"However, I also recognise the sharp cost of living challenges currently being faced by society, so the Government is therefore proposing to offset this carbon tax increase with a reduction to zero of the National Oil Reserves Agency [NORA] levy.

"The NORA levy, which is collected at a rate of 2c/L [VAT exclusive], will help offset the carbon tax increase which means that the price at the pump will not go up as a result of taxes or levies."

Minister for Expenditure and Reform Michael McGrath told the Dáil during his speech that "every additional euro raised in carbon tax will be returned to the people of Ireland through energy efficiency upgrades, social protection schemes to protect the most vulnerable, and measures to incentivise farming in a more environmentally friendly way". 

"An additional €211m will be made available in 2023, bringing the total carbon tax revenue available in 2023 for investment to €623m," Mr McGrath said.

"€81m in carbon tax funding will be provided to the Department of Agriculture, Food and the Marine in 2023. 

"This increased funding will be used to fund the new Agri-Climate Rural Environment Scheme (ACRES) detailed in Ireland’s Common Agricultural Policy Strategic Plan 2023. 

"This will support up to 50,000 farmers who undertake actions that will support improved outcomes on biodiversity, climate, air and water quality."

€2.1bn for DAFM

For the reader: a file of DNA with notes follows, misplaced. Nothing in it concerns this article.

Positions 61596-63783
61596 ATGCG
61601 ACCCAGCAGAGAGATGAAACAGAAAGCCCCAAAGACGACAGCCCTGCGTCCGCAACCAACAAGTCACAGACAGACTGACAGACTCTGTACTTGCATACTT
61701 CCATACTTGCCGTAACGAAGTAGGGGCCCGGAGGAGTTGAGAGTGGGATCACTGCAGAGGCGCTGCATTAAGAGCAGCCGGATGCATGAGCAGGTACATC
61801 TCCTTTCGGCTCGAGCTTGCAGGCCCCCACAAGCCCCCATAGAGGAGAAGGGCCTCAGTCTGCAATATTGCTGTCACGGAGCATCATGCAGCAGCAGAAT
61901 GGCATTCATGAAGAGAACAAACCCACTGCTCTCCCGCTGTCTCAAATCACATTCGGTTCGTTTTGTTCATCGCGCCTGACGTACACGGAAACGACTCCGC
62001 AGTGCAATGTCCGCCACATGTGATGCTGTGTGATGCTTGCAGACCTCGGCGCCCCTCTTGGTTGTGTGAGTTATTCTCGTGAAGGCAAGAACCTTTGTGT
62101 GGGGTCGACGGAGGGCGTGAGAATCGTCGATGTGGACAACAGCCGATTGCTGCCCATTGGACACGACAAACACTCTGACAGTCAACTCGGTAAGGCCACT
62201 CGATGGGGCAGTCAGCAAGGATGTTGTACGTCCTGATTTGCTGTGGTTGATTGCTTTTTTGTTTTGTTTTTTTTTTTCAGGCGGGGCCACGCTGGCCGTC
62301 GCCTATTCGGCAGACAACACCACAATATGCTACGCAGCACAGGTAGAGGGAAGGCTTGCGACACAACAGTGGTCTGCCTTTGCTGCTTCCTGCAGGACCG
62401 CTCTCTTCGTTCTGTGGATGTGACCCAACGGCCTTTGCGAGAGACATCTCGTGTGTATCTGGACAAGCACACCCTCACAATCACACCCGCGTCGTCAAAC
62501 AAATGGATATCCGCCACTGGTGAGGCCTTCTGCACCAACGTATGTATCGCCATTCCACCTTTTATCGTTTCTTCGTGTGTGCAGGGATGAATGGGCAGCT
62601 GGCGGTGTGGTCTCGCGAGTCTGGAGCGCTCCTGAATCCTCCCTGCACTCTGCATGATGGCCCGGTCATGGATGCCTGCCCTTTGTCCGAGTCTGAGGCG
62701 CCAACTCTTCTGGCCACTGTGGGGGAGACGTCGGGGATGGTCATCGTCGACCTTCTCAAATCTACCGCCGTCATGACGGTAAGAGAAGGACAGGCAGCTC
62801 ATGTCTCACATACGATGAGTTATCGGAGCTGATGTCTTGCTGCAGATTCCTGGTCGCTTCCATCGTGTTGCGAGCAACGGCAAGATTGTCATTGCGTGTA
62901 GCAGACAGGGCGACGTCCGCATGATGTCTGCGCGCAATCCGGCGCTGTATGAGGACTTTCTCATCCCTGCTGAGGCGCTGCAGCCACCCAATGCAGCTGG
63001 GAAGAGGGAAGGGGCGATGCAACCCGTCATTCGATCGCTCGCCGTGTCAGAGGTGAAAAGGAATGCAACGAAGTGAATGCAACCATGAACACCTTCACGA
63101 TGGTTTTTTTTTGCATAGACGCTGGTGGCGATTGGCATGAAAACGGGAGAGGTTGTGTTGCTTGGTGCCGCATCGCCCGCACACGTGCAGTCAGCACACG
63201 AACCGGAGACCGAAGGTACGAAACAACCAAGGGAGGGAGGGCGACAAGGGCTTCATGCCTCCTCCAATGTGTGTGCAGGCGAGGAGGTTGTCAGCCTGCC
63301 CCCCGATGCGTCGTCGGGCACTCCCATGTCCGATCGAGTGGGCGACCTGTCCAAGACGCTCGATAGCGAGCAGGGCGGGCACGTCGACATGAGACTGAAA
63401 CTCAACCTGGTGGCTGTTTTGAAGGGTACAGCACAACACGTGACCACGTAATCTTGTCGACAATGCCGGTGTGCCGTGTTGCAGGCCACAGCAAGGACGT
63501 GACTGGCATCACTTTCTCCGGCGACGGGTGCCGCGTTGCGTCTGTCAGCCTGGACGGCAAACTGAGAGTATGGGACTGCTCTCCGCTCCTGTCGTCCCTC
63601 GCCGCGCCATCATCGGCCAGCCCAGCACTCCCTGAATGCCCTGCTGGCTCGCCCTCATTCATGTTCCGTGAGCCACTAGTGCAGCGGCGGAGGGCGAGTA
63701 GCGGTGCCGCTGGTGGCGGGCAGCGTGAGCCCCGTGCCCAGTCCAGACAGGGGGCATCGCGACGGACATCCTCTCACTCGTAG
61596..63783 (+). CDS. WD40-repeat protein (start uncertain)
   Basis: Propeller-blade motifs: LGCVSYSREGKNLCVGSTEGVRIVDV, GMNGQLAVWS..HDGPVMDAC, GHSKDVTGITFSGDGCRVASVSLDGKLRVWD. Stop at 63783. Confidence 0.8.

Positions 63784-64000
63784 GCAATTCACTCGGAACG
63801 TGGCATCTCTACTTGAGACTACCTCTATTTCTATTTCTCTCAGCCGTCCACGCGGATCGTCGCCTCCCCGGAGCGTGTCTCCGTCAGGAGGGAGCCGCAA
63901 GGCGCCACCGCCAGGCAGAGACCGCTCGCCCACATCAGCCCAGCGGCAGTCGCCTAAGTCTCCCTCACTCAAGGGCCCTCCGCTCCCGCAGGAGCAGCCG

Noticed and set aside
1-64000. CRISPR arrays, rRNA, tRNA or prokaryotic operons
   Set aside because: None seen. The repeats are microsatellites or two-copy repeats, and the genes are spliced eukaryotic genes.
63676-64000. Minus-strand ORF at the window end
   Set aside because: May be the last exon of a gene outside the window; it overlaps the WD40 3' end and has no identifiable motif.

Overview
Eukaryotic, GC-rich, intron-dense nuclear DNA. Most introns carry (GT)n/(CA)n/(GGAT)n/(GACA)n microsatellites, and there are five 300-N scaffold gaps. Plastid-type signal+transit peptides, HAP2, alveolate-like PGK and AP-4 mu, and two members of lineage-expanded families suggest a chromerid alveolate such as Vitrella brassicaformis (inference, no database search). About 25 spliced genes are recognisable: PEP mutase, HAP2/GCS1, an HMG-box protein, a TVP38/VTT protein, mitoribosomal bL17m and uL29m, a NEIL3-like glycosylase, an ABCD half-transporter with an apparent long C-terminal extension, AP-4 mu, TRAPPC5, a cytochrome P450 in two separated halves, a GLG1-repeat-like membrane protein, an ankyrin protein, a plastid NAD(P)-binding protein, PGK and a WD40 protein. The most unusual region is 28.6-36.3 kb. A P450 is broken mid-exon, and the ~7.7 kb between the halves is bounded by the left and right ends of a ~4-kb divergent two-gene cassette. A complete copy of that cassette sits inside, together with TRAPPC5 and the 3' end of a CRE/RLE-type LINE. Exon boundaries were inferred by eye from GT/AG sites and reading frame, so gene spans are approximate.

Mr McGrath told the Dáil that agriculture is "arguably the most important sector to our rural economy and is centred at the heart of many towns and villages across Ireland".

"Today, I am allocating €2.14bn for the Department of Agriculture, Food and the Marine for 2023, an increase of €283m on the 2022 allocation," he said.

"2023 is a significant year for the sector with the commencement of the new almost €10bn CAP Strategic Plan, CAP 2023-2027. 

"Over €500m of the allocation will further strengthen the sustainability of Irish agriculture and drive the sector's climate ambition."

Mr McGrath said that the agri-food sector is "an important contributor to our rural and national economy".

"In recognition of its exposure to the potential adverse impacts of Brexit, I am allocating €238m from the Brexit Adjustment Reserve for measures to alleviate the impact of Brexit on the sector.

"In line with the Programme for Government's undertaking on carbon tax, the 2023 portion of the carbon tax funds for agriculture are included in the allocation for the new ACRES agri-environmental scheme as part of the CAP Strategic Plan 2023-2027."

Meanwhile, in other measures, a levy on concrete blocks, pouring concrete, and certain other concrete products is also being brought forward.

The levy is expected to raise €80m annually and will be applied from April 3, 2023, at a rate of 10%.

Speaking in the Dáil, Mr Donohoe said that earlier this year, the Government agreed a redress scheme for homeowners who have been affected by the issue of defective products used in the building of their homes.

Mr Donohoe said that this levy is being introduced because this redress scheme "comes with a significant cost".